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Plutonic Panda

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Re: Dallas mayoral runoff results: Good news for I-345
« Reply #32 on: March 12, 2021, 01:59:52 PM »

So there is an issue with the D2 subway at the 345 corridor. Transit advocates want it built which would supposedly be an issue with a rebuilt I-345(potential future I-45) freeway below grade. Why canít the subway simply be built deeper than the freeway? Why not build both at the same time as to potentially brand the 345 rebuild as also a project that would construct a new subway? It seems like a win-win.

This is coming up now due to fears the subway line will loose out on federal money.

https://www.nbcdfw.com/news/local/new-debate-over-dallas-d-2-downtown-subway-transit-plan/2577295/

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abqtraveler

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Re: Dallas mayoral runoff results: Good news for I-345
« Reply #33 on: March 12, 2021, 04:50:51 PM »

So there is an issue with the D2 subway at the 345 corridor. Transit advocates want it built which would supposedly be an issue with a rebuilt I-345(potential future I-45) freeway below grade. Why canít the subway simply be built deeper than the freeway? Why not build both at the same time as to potentially brand the 345 rebuild as also a project that would construct a new subway? It seems like a win-win.

This is coming up now due to fears the subway line will loose out on federal money.

https://www.nbcdfw.com/news/local/new-debate-over-dallas-d-2-downtown-subway-transit-plan/2577295/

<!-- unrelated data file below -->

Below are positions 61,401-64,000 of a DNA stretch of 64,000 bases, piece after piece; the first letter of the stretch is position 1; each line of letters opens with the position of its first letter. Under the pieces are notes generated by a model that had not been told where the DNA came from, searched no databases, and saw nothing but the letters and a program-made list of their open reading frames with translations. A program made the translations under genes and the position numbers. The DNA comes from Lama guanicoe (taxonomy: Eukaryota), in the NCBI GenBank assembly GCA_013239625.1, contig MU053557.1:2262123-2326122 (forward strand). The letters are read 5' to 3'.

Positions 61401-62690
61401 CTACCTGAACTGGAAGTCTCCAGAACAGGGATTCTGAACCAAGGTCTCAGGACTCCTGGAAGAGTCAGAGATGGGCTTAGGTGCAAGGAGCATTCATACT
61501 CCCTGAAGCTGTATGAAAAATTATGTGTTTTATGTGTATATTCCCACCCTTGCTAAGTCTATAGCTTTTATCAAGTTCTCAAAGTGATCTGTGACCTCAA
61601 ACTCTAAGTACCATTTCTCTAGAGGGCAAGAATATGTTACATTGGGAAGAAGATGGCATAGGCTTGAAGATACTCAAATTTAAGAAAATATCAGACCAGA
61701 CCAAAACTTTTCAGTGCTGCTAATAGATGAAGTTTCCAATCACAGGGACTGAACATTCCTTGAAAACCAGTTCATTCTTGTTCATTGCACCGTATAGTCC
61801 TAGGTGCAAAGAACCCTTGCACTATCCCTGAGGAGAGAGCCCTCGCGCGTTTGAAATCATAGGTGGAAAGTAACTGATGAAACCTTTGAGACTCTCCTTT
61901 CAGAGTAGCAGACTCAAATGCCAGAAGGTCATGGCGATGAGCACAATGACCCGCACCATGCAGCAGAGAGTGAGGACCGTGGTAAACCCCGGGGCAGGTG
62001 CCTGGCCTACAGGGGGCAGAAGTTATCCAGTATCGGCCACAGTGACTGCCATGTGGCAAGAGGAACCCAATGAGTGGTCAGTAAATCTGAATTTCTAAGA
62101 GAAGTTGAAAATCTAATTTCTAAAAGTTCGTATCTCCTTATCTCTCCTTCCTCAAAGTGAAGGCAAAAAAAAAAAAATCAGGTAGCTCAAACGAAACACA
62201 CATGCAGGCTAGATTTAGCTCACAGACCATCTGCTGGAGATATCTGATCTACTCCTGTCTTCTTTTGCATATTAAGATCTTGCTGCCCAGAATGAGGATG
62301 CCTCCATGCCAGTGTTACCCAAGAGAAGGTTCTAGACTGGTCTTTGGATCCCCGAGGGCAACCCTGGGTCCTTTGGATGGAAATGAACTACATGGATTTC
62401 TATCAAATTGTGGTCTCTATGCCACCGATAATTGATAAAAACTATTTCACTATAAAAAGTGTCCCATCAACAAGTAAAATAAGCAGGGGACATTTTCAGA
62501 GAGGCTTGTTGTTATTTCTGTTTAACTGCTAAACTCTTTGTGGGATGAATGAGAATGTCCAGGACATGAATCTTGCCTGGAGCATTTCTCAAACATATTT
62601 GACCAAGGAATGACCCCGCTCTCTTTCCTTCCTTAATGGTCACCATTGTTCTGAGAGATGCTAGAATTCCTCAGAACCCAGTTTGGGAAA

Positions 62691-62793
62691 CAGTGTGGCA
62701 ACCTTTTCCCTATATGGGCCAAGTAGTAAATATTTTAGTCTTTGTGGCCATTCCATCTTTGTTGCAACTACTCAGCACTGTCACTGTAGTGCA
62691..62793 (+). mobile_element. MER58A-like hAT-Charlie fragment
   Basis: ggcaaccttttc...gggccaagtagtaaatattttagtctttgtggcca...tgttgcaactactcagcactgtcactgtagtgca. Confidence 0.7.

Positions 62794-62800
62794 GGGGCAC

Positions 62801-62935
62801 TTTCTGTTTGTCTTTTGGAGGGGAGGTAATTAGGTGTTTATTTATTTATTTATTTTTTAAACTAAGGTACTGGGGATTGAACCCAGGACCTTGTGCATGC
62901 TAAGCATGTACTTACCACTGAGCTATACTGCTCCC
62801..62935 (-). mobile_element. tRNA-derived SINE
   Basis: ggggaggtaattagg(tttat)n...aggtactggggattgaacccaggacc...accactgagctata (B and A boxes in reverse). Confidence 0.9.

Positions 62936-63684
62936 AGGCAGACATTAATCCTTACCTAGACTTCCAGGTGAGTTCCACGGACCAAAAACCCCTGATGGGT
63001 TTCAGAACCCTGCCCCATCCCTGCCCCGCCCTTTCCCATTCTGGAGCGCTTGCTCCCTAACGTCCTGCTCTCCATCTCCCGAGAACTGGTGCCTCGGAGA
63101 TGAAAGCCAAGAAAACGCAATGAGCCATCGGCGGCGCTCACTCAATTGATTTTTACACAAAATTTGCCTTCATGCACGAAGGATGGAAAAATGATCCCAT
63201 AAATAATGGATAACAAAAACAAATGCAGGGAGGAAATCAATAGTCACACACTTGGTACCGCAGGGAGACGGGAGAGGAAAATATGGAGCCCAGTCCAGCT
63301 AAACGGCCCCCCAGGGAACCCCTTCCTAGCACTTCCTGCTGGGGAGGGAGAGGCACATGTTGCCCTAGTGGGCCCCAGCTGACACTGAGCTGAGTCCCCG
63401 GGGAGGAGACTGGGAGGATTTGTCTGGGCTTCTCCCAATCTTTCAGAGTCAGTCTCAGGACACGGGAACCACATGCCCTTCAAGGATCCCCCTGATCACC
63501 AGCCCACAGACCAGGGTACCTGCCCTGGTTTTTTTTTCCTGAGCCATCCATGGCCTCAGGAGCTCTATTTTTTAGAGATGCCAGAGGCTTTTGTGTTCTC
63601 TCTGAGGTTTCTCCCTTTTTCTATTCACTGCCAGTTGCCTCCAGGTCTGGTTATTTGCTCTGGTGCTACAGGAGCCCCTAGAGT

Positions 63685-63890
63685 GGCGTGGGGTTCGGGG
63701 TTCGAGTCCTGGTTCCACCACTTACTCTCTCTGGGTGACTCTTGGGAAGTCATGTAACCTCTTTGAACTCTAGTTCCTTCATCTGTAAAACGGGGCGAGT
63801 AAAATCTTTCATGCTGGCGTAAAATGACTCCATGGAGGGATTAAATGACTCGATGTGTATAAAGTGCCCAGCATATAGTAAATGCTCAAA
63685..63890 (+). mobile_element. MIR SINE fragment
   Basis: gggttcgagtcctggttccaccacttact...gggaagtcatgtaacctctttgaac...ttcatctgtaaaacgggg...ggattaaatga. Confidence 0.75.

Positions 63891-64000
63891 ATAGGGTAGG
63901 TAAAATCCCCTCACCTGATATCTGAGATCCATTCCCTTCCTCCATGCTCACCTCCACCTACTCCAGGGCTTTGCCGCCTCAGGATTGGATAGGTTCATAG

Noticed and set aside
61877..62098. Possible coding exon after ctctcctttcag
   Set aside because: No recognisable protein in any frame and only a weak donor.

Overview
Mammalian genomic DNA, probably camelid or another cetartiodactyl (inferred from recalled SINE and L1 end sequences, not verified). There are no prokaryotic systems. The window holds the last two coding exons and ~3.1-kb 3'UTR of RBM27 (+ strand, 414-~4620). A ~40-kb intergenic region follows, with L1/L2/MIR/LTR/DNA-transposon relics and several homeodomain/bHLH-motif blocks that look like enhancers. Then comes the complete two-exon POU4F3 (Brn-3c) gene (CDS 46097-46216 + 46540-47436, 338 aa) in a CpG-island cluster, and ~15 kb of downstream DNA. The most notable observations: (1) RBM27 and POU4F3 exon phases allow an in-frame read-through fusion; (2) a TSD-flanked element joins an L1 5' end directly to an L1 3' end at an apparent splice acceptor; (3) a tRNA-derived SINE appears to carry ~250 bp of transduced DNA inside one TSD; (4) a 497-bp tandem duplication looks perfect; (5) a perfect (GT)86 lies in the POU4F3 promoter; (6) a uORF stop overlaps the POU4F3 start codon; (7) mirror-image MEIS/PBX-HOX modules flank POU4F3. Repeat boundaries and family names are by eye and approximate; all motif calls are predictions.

If you're already thinking about digging a big tunnel to place a highway underground, it would make total sense to make accommodations for a future subway line using the same tunnel. Just build a bigger tunnel that can fit both.
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Plutonic Panda

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Re: Dallas mayoral runoff results: Good news for I-345
« Reply #34 on: March 12, 2021, 04:55:24 PM »

So there is an issue with the D2 subway at the 345 corridor. Transit advocates want it built which would supposedly be an issue with a rebuilt I-345(potential future I-45) freeway below grade. Why canít the subway simply be built deeper than the freeway? Why not build both at the same time as to potentially brand the 345 rebuild as also a project that would construct a new subway? It seems like a win-win.

This is coming up now due to fears the subway line will loose out on federal money.

https://www.nbcdfw.com/news/local/new-debate-over-dallas-d-2-downtown-subway-transit-plan/2577295/

If you're already thinking about digging a big tunnel to place a highway underground, it would make total sense to make accommodations for a future subway line using the same tunnel. Just build a bigger tunnel that can fit both.
Yeah Iím really not understanding why both modes have to be at the same level. The subway is needed and will be a huge asset to downtown Dallas. Furthermore I-345 is needed for the metro as a whole and eventually regionally as part of I-45 and rebuilding it to be a better neighbor for the nearby community being below grade will be beneficial as well. It doesnít seem like a hard problem to solve.

Part of me thinks the group that wants to just eliminate 345 entirely is simply using this as an excuse claiming it has to be one or the other.
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Anthony_JK

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Re: Dallas mayoral runoff results: Good news for I-345